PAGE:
Please lose these words: "Fine, good, okay," as they are vague. Dig deeper.

Please notice that the response to your partner is to just give attunement -- to name their feeling (as opposed to responding, reacting, getting defensive, explaining, distracting, looking at your phone, etc.).

Notice how you feel right now, after hearing your partner's Personal Weather Report (TM). Did you know that he or she was feeling these ways? How do you feel now that you've listened and shared your feelings? If this is all the time you have right now, thank each other and go about your day.

Make time to ask your partner about his or her feelings. For example, you might say, "Tell me more about feeling hopeful, unsettled and excited." Listen really well (vs. waiting for your turn to talk) and then reflect back a summary of what you heard. Ask follow on questions.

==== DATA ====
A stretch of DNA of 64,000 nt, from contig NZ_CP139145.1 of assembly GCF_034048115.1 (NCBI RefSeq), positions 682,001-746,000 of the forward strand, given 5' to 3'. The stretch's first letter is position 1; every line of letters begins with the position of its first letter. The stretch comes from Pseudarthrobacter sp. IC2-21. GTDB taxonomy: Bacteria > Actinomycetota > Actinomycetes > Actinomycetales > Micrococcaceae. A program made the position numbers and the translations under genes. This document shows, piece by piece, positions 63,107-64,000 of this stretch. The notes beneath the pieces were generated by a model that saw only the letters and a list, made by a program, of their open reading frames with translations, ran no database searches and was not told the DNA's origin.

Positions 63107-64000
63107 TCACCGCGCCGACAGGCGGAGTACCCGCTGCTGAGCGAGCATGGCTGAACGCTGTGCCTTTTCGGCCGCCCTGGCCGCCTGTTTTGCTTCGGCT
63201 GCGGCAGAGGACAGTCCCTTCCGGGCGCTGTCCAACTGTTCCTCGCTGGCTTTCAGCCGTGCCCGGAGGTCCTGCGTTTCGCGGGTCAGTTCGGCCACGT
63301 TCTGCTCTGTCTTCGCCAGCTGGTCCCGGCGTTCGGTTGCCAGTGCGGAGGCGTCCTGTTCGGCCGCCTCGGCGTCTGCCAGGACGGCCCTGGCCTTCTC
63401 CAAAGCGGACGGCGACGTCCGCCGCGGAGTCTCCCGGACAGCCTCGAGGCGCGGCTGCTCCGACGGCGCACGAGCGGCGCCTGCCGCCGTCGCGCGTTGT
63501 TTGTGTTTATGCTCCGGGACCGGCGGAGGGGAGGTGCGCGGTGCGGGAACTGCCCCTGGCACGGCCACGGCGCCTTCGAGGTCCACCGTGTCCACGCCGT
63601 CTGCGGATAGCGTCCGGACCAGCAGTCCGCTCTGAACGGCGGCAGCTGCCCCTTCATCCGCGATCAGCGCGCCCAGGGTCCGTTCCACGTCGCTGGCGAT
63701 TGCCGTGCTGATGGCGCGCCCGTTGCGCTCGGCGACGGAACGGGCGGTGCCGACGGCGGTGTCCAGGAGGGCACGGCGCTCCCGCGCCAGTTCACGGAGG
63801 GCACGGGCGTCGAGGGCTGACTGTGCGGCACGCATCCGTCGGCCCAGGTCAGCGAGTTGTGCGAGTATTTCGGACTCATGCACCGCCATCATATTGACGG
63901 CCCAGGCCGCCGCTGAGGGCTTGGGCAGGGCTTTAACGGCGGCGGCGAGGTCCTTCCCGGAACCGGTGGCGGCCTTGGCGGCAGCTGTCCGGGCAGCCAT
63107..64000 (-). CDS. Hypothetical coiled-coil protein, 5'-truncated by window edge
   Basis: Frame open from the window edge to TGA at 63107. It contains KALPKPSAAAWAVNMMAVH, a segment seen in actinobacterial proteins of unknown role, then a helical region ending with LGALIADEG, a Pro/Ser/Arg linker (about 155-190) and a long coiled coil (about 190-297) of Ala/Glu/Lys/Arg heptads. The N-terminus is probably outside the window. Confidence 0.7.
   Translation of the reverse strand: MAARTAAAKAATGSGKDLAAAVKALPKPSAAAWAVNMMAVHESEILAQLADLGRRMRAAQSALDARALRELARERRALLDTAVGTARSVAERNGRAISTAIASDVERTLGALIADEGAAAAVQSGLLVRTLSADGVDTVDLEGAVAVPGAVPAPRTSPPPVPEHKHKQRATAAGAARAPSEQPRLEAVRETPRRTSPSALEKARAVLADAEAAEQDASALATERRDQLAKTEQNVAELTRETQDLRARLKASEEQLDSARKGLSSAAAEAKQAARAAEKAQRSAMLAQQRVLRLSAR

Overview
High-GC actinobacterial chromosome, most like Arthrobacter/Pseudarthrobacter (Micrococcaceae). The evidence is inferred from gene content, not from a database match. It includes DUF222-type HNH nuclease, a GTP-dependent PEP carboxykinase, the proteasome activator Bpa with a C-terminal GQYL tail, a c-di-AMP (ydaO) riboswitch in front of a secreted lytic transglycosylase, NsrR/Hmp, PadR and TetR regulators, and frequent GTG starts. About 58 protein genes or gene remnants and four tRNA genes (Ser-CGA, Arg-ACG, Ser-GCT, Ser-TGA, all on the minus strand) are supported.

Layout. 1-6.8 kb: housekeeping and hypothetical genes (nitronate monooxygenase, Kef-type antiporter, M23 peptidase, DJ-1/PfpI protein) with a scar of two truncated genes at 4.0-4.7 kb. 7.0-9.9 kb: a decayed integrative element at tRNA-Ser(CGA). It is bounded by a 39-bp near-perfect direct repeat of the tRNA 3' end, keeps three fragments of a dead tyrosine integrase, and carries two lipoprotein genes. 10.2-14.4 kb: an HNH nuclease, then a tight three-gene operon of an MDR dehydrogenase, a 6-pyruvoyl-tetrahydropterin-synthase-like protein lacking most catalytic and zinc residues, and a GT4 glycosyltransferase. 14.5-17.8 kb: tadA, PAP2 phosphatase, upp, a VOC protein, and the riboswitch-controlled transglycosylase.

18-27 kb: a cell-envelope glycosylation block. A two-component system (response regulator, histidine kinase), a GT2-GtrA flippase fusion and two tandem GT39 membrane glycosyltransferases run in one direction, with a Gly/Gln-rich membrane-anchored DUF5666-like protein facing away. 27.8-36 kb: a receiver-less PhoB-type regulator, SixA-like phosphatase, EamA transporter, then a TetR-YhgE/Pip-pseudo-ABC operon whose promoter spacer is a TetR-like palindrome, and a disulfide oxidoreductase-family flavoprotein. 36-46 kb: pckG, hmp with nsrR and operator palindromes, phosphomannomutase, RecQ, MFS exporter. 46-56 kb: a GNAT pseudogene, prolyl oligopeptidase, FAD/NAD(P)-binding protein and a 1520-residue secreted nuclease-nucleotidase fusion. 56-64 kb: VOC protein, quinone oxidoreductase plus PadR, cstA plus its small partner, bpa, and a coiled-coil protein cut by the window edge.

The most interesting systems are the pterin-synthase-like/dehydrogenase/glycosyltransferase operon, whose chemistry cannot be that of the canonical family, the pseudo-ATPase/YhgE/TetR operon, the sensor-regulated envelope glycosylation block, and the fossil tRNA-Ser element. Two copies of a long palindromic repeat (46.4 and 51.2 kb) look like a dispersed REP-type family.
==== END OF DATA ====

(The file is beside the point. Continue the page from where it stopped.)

The idea is to keep opening the conversation further (vs. saying things that close or end the conversation).

I'll be curious to hear how this goes, what you learn about yourself and your partner, and so on. While a Personal Weather Report is simple, it may not be easy. As human beings, we often get defensive. If you do, just breathe through the wave of defensiveness rising, pausing, and coming back down before opening your mouth.

FEELINGS LIST

"The following are words we use when we want to express a combination of emotional states and physical sensations. This list is neither exhaustive nor definitive. It is meant as a starting place to support anyone who wishes to engage in a process of deepening self-discovery and to facilitate greater understanding and connection between people.

There are two parts to this list: feelings we may have when our needs are being met and feelings we may have when our needs are not being met.

Feelings when your needs are satisfied

AFFECTIONATE
compassionate
friendly
loving
open hearted
sympathetic
tender
warm

ENGAGED
absorbed
alert
curious
engrossed
enchanted
entranced
fascinated
interested
intrigued
involved
spellbound
stimulated

HOPEFUL
expectant
encouraged
optimistic

CONFIDENT
empowered
open
proud
safe
secure

EXCITED
amazed
animated
ardent
aroused
astonished
dazzled
eager
energetic
enthusiastic
giddy